On the men's side, there is ONE team that has won both the NCAAs and the
NDT--UCLA in 1971.  The UCLA team lead by Steve Patterson and Henry Bibby
defeated Villanova for the title.  Villanova was later found guilty of NCAA
violations and their name has been deleted from the historical records
concerning the game.  This marked the 5th of UCLAs unprecedented 7 straight
NCAA
titles, and their 7th title in their amazing stretch of 10 titles in 12 years.
Even Northwestern, Emory and Dartmouth have not achieved that level of
dominance.  The fate of the UCLA debate team was to be overshadowed by the
Wizard of Westwood, but Don Hornstein and Barrett Mcterney as well as coach
Patricia B. Long should be remembered for their accomplishments.

Close calls include:

1962: Ohio State wins the NDT, but the men's team cannot handle Oscar
Robertson
and the Cincinnati Bearcat dynasty.

1982:  Louisville wins the NDT, but are helpless in a final 4 with UNC,
Georgetown, and Houston (one of the few final fours that have 4 teams with NDT
programs at one time or another).  This was Dean Smith's first title, and
featured such famous players as Jordan, Worthy, Ewing, "Sleepy" Floyd,
Drexler,and Olajuwon.  Perhaps the greatest final 4 ever.

1986:  Kentucky wins the NDT, while cross-state rival Lousville, lead by
"Never
Nervous" Pervis Ellison defeats a veteran Duke squad, Coach K's first of many
trips to the final game.  I think this will go down in history as the only
time
I was disappointed by a loss by the Blue Devils.

1989:  Michigan makes it to the final round, but is upended by Baylor.  Glenn
Rice's Wolverines find a less formidable opponent in Seton Hall.  Maybe if the
NDT included an overtime (a 3AR, perhaps?), UMich could have pulled off the
double.

2000:  MSU steamrolls to the basketball title, but the debate team comes up a
free throw short of the double.

Future prospects include:

Georgia--has very strong women's team, and Jim Harrick has won it all before.
Can the debate team hold up their end of the bargain?

Kansas--strong showing against Duke gives hope, but defection to NBA of Big
Red
and Eber hurts short-term chances.  Harris wants to know--Is Mellman/Margariel
the next Ostertag or Chenowith?

MSU--needs to rebuild at both levels, but has coaching staff and access to
talent pool to do it again.  Will the Flint, MI debate team give the Spartans
the "posse" it needs to keep things going.  Broken Arrow has already produced
2
top-flight debaters this decade--you can only go to the well so many times.

Michigan--always a double threat, although basketball team has slumped
recently.
Mancuso appears in better shape than Ellerbee at this point, but he'd sure
like
some of those full scholarships to throw around.

Gonzaga--always dangerous shooting the 3 or spewing the DA.  Will Frappier
follow Monson to the Gophers?

Wake--have plenty of talent, but haven't been the same since Prestes and
Duncan
graduated.  A coincidence?  And who would have thought that ex-Deacs would
become all-stars like Woods, Ryan, and Langwell.  Lute Olson coached at Iowa
before Arizona.  A coincidence?  And when will Ross Smith get his own radio
show
broadcast from the Tavern?

Kentucky--both teams out in the round of 32 this year, but the frenetic style
of
both squads makes them a threat (and not just to themselves, each other, or
society at large)  :)  And will Solt take over for Pittino in the Boston
organization?

Louisville--Denny Crum should take some lessons from Ede Warner.  At the same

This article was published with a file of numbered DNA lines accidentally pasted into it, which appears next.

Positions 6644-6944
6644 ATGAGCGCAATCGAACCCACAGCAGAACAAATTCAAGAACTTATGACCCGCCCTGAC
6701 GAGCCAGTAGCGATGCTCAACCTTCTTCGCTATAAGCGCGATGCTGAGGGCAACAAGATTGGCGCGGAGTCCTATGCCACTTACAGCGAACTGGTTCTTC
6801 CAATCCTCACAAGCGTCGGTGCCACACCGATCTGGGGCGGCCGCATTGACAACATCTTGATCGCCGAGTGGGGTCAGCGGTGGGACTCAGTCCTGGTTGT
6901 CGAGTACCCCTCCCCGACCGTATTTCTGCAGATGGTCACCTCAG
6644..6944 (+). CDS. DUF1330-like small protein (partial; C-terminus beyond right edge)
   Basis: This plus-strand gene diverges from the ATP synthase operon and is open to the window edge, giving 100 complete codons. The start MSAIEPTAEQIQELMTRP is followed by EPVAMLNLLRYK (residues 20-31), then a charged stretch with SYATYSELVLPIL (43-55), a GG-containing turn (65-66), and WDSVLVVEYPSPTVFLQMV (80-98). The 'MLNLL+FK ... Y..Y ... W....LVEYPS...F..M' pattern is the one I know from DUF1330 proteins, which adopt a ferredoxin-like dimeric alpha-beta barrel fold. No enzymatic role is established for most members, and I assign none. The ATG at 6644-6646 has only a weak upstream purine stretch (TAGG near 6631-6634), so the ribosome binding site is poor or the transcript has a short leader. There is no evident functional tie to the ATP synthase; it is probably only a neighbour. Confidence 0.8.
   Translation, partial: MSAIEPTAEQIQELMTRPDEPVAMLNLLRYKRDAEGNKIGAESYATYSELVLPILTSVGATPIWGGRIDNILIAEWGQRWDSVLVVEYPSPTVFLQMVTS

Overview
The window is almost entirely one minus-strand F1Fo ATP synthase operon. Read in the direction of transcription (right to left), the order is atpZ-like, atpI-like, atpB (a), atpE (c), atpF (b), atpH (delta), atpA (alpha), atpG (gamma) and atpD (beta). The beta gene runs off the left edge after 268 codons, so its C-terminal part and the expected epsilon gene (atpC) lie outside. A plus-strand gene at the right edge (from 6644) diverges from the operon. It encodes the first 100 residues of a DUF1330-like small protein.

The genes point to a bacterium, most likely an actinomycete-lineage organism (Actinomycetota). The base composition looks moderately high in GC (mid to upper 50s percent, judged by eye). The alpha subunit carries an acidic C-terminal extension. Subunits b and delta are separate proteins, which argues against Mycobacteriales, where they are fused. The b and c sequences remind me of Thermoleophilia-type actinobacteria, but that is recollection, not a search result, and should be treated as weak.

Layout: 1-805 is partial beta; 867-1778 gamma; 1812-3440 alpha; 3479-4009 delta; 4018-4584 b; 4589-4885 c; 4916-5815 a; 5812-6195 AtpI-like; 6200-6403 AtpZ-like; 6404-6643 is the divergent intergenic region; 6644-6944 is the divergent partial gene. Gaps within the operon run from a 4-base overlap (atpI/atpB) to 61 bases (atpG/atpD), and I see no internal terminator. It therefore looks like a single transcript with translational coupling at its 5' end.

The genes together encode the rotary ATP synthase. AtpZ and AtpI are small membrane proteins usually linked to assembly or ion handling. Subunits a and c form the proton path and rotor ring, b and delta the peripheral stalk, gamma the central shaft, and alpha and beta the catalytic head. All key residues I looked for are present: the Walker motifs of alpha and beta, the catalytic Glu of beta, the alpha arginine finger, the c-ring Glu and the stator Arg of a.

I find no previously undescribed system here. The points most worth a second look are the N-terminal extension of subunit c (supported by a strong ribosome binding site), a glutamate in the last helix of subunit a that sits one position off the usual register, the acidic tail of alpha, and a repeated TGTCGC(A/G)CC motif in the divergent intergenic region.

time, Denny won two NCAA titles while Ede was running a funeral home.  As an
aside, Darrell "Dr. Dunkenstein" Griffith would be pretty wicked throwing
down a
two-handed Racial Gendertivity K.

Texas--foundation is strong with solid coaching for all 3 teams.  Was one of
few
teams with a legitimate shot to do damage in all 3 tourneys.  In the end, the
debate team got the best of it.  Evans kritiks Mihms hook shot, causing him to
rethink why he was foolish enough to advance the hierarchical project of
scoring
points.  The Bulls use their lottery pick to draft a copy of Heidegger's
"Being
and Time"




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Send this to your debate friends.

*********************************************
Someone sent me a message on the NDT-NCAA Basketball connection.  Given that the
tournaments occur at roughly the same time, I have always been fascinated by
this overlap.  I also have strong memories of my first NDT, where Georgetown won
the NDT while Duke was trouncing Michigan for the NCAA Title.  Although one
never wants to celebrate a Duke win, it was good by association.

On the women's side (Div 1), there has never been a dual winner or finalist.
This is not especially surprising, given that the women's tournament has only
existed since 1982 and several of the powerhouse women's basketball teams do not
have NDT programs (Tennessee, UConn, Louisiana Tech, Old Dominion).  A few teams
have advanced teams to the NDT Finals and the Final Four, but not in the same
year---Georgia (only a year apart) and USC (about a decade apart).

On the men's side, there is ONE team that has won both the NCAAs and the
NDT--UCLA in 1971.  The UCLA team lead by Steve Patterson and Henry Bibby
defeated Villanova for the title.  Villanova was later found guilty of NCAA
violations and their name has been deleted from the historical records
concerning the game.  This marked the 5th of UCLAs unprecedented 7 straight NCAA
titles, and their 7th title in their amazing stretch of 10 titles in 12 years.
Even Northwestern, Emory and Dartmouth have not achieved that level of
dominance.  The fate of the UCLA debate team was to be overshadowed by the
Wizard of Westwood, but Don Hornstein and Barrett Mcterney as well as coach